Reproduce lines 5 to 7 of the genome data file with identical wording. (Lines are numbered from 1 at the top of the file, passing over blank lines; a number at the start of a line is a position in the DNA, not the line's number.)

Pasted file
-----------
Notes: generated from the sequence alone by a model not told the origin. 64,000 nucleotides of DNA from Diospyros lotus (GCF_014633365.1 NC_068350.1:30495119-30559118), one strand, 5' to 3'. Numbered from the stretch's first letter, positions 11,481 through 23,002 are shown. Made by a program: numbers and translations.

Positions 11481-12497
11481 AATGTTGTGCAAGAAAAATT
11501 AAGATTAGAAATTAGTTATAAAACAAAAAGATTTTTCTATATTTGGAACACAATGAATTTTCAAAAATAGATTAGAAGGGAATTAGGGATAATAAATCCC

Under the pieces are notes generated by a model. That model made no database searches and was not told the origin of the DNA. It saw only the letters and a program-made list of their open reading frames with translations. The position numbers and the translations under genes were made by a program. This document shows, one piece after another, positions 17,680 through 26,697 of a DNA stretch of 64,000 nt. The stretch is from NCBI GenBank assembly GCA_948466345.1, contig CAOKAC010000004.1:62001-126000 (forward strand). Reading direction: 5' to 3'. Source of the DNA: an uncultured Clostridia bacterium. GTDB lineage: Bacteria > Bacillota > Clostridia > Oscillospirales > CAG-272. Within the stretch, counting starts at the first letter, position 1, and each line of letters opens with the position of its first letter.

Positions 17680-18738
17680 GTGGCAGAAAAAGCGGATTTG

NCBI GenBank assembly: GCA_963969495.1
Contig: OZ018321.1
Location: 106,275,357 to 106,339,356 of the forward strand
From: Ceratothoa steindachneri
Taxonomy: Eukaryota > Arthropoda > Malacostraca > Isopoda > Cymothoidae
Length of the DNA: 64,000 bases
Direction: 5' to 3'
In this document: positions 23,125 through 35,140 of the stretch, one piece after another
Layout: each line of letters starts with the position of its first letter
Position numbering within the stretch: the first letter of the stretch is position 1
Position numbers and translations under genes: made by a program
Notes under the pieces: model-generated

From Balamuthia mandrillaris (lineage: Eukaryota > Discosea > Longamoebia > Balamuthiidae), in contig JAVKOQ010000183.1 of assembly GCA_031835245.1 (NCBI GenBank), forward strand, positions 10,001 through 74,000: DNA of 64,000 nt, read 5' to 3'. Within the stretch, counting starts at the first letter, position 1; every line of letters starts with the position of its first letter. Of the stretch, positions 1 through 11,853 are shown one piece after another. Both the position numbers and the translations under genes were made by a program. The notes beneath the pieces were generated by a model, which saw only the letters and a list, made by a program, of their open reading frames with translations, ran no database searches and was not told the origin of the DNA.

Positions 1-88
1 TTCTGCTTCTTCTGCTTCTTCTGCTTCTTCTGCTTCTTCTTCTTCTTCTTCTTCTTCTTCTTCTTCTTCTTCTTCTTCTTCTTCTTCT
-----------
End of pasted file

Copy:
Under the pieces are notes generated by a model. That model made no database searches and was not told the origin of the DNA. It saw only the letters and a program-made list of their open reading frames with translations. The position numbers and the translations under genes were made by a program. This document shows, one piece after another, positions 17,680 through 26,697 of a DNA stretch of 64,000 nt. The stretch is from NCBI GenBank assembly GCA_948466345.1, contig CAOKAC010000004.1:62001-126000 (forward strand). Reading direction: 5' to 3'. Source of the DNA: an uncultured Clostridia bacterium. GTDB lineage: Bacteria > Bacillota > Clostridia > Oscillospirales > CAG-272. Within the stretch, counting starts at the first letter, position 1, and each line of letters opens with the position of its first letter.

Positions 17680-18738
17680 GTGGCAGAAAAAGCGGATTTG